126 In report of Hon. R. S. Hale to Secretary of State, Nov. 30, 1873, of the proceedings of the commission under 12 art., treaty of 8 May, 1871, between United States and Great Britain, it is said, “In the case of Watkins and Donnelly, administrators, No. 329, an award was made against the United States, in which all the commissioners joined, for property pillaged by United States soldiers in the night from a country store in Missouri, a State not in insurrection, upon proof showing great neglect of discipline on the part of Colonel Jennison, the commanding officer, and his neglect and refusal to take any steps for the surrender of the stolen property or the punishment of the offenders when notified of the facts, and that a part, at least, of the stolen property was then in possession of his troops."

127 See this subject discussed somewhat in notes 53-64.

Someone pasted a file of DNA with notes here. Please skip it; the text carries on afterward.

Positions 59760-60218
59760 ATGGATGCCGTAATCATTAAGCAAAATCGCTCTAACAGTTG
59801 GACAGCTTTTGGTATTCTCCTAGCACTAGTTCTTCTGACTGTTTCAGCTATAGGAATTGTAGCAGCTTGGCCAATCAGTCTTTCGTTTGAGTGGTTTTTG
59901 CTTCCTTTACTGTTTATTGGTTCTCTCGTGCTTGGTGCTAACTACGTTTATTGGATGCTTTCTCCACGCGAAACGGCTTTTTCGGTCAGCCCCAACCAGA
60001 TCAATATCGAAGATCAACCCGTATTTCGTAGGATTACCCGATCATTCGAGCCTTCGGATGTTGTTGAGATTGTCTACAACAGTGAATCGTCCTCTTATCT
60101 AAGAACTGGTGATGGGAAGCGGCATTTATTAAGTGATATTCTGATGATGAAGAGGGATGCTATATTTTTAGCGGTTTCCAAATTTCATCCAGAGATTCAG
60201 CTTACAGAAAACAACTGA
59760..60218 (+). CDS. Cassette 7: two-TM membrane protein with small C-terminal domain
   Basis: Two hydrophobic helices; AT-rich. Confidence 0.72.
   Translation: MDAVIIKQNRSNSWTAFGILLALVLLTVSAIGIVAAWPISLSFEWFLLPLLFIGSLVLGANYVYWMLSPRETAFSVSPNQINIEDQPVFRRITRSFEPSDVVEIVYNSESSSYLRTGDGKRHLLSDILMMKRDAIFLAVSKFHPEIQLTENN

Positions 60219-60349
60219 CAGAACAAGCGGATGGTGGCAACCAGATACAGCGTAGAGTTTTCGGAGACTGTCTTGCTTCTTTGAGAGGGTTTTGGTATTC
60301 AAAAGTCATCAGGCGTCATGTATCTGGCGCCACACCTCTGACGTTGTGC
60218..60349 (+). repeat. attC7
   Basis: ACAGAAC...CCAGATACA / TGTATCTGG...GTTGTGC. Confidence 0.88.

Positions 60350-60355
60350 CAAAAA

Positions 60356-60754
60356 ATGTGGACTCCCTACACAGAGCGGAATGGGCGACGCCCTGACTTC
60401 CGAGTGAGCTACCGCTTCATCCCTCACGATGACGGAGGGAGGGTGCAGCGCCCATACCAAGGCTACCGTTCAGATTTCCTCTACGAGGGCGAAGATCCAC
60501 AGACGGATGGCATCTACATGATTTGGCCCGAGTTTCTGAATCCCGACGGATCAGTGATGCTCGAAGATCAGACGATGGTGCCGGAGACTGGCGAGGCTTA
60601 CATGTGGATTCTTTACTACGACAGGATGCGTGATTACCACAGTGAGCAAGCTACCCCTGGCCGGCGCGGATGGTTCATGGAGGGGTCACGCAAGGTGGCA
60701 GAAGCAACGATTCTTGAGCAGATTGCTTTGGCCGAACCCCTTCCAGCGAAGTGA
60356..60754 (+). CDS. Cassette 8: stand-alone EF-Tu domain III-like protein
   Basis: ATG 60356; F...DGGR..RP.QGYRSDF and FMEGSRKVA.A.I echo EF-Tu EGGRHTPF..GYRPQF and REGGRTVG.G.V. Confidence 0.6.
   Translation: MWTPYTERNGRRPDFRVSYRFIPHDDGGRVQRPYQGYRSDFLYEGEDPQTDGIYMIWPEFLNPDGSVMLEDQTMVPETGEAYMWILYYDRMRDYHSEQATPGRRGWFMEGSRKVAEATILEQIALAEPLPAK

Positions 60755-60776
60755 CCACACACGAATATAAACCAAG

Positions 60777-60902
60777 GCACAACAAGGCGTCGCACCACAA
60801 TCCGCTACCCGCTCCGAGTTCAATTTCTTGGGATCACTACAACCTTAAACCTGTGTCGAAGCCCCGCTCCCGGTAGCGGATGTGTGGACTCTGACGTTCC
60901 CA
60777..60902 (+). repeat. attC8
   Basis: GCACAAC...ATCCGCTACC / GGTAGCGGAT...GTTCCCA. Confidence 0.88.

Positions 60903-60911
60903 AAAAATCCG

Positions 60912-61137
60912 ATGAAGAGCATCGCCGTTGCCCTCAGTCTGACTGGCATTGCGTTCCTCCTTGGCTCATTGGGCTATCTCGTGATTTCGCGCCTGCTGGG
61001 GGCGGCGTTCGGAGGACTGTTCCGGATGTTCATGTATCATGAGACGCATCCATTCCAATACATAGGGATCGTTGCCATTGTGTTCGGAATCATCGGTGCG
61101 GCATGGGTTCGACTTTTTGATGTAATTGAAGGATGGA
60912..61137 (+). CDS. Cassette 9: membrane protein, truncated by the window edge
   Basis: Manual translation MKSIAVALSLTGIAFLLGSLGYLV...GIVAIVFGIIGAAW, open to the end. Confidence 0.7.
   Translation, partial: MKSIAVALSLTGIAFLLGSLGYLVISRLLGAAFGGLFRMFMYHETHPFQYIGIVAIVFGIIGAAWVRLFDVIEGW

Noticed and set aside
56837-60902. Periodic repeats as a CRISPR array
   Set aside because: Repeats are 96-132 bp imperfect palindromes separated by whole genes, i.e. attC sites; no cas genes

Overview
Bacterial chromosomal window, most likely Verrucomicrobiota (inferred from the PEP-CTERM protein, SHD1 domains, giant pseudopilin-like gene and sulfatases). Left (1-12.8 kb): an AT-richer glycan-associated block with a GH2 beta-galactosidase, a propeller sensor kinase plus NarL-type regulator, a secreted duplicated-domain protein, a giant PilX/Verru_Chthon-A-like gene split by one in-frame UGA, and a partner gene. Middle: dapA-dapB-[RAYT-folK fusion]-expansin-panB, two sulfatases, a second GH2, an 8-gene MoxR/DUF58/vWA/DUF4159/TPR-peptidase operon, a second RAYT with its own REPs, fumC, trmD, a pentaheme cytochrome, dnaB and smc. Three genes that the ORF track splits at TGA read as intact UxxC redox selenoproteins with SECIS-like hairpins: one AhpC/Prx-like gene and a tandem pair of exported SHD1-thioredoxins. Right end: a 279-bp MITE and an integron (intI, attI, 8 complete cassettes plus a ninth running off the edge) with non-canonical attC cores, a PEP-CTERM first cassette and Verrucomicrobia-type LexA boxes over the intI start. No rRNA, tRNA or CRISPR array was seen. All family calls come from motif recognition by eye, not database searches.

Most of the considerations applicable to the destruction of property in battle, or to prevent it from falling into the hands of the enemy, are equally appropriate here. Some of these have been and others will hereafter be more fully stated. And if property may be so destroyed without incurring liability, why may not property temporarily occupied or even damaged, when the purpose is the same, to prevent it from being useful to the enemy? The greater includes the less. These cases rest on principles entirely distinct from those which relate to and govern ordinary army supplies. There is no reason why one citizen should furnish quartermaster's or comissary supplies rather than another. The Gov. ernment can, as to these, exercise a discretion; it can buy from any who may have to sell, or select those from whom it will impress. Here is a deliberate voluntary taking for public use.

But an army advancing to meet an enemy has no discretion in selecting its route. The public safety compels it to pursue that which is most practicable.

If crops stand in the way, their destruction by the march may be inevitable and unavoidable, a mere accident and incident of military operations, as much so as the destruction caused by battle.

On principle, the Government cannot be liable to make restitution for the damage, unless it has assumed to do so by an implied contract or has been guilty of a wrong.